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Providing the latest business, scientific, and regulatory news for the pharmaceutical and biotech industries.
News from Europe's pharmaceutical manufacturing industry coupled with upcoming events, and exclusive articles and interviews from industry experts.
In The Field
US and China Crack Down on Regulation after SFDA Chief Executed
The People's Republic of China executed one of its former drug safety chiefs, Zheng Xiaoyu, on July 11, 2007, for taking bribes to approve untested pharmaceuticals, including some medicines that contained fake ingredients and led to several deaths. Zheng, who led China's State Food and Drug Administration (SFDA) from 1998 to 2005, was charged and sentenced for taking an estimated 6.5 million yuan, or $850,000, in bribes to pass a number of new pharmaceuticals through the system.
On the day of Zheng's execution, the Chinese government released a more strict set of drug registration regulations for officials in an effort to close a number of loopholes in the system. According to an SFDA news release, the agency also revoked the production licenses of five drug manufacturers and three factories in the past year and withdrew good manufacturing practice certificates from 128 drugmakers. An ongoing component of the country's food and drug regulation cleanup includes a review of some 170,000 SFDA-issued medicine production licenses, many of which were approved during Zheng's tenure.
"Some applicants' research documentation has been substandard, there have been serious problems with fraud and fakery, and it's been nigh impossible to ensure pharmaceutical safety," said Wu Zhen, deputy head of SFDA, at a July 11 news briefing.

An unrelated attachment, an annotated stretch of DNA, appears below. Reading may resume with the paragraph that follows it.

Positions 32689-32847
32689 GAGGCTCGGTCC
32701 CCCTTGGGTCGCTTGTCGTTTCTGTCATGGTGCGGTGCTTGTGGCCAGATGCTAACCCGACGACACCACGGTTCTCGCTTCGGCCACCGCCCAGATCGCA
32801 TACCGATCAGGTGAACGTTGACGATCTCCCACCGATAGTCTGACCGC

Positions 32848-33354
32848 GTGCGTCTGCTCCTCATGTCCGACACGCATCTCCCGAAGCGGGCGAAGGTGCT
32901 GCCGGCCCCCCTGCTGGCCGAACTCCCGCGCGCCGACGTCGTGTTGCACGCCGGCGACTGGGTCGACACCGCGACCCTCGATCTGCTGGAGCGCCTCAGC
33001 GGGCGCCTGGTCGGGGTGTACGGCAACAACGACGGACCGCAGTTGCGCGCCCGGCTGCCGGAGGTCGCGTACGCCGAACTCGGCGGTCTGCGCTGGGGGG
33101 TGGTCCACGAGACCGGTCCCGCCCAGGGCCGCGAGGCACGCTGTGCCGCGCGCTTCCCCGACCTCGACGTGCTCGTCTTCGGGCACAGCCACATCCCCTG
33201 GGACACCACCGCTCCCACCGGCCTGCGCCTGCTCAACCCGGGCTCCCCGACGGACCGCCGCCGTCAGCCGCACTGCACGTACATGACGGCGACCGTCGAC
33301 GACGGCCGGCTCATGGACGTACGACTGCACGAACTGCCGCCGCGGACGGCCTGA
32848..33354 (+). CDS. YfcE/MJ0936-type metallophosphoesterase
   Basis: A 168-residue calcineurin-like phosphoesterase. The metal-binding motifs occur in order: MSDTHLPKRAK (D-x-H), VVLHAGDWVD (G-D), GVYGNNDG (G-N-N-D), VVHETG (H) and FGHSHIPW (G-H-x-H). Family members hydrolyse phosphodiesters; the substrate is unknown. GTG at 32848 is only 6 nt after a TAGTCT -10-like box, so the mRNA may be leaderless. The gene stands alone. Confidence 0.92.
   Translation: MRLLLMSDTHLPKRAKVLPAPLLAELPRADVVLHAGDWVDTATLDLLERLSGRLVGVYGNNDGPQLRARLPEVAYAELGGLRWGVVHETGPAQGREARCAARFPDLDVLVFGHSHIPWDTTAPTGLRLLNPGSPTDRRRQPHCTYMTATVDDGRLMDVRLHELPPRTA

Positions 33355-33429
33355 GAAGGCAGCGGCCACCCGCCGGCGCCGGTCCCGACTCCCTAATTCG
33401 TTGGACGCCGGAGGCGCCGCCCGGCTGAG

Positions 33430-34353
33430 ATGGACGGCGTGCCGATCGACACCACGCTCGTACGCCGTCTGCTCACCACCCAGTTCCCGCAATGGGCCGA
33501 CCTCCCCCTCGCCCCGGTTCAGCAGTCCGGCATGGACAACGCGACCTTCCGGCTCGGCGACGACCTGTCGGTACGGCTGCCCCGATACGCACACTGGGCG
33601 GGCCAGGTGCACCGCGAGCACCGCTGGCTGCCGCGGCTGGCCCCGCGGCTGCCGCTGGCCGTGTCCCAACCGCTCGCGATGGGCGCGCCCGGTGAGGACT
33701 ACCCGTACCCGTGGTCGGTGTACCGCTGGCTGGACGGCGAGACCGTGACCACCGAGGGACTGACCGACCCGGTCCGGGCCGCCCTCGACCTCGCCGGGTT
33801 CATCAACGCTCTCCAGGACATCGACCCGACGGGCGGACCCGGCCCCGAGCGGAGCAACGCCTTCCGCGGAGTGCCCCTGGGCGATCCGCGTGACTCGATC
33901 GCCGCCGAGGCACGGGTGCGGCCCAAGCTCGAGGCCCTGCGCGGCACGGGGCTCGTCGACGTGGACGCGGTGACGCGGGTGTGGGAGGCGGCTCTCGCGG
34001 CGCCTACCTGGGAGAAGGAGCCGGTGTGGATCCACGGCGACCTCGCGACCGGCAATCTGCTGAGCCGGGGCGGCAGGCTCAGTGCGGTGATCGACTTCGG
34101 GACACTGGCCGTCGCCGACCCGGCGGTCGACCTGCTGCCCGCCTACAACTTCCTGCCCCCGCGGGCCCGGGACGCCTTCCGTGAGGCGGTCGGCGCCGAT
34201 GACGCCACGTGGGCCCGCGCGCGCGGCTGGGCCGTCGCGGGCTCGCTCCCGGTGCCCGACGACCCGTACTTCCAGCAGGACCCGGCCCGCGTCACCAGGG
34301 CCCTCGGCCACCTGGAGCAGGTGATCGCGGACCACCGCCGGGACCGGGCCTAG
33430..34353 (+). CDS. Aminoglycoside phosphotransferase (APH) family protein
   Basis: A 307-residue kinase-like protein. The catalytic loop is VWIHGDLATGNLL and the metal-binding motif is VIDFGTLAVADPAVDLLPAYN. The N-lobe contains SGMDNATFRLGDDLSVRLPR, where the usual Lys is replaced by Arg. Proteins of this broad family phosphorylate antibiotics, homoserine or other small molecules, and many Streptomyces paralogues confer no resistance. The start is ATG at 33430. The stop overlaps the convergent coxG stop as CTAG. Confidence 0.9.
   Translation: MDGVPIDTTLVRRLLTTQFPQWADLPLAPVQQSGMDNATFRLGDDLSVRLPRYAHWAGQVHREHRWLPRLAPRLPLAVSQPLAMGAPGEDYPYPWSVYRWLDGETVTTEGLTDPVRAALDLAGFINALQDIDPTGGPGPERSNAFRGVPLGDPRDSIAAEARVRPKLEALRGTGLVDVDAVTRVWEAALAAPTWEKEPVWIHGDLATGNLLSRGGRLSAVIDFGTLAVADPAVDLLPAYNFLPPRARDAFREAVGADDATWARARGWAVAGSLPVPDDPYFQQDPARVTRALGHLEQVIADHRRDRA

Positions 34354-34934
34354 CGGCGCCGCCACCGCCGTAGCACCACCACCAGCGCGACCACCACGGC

A US delegation of health officials visited China in early August on a fact-finding mission regarding food and drug safety issues. The mission was meant to spark discussions in an effort to create bilateral agreements on food and feed safety, as well as on drug and medical device safety by the year's end, according to a July 30 statement from the US Department of Health and Human Services (HHS).
Specifically, said HHS Secretary Mike Leavitt, the US is looking to attain three things: "better cooperation," "better information," and "to have the Chinese devise and enforce regulations that we can understand, with which we agree, and in which we feel confident."
The result of these and future meetings between US and Chinese representatives will be included in the recommendations of
the US Working Group on Import Safety, chaired by Leavitt, to be presented to President George W. Bush this September.
Xcellerex Receives US Grant for Biopharmaceutical Production
Xcellerex, Inc., based in Marlboro, Massachusetts, received two Phase-I contracts from the Defense Advanced Research Projects Agency for the Accelerated Manufacture of Pharmaceuticals (AMP) program on July 17.
The AMP program is a three-phase program in which the US military is focused on technologies for producing emergency therapeutics and vaccines. Total funding for the two Phase-I contracts is more than $13 million.
Xcellerex will serve as the prime contractor on the first grant, in which the company is collaborating with Dowpharma (Midland, MI), a business unit of The Dow Chemical Company, Biopharm Services (Marlboro, MA), and deltaDOT, Ltd. (London).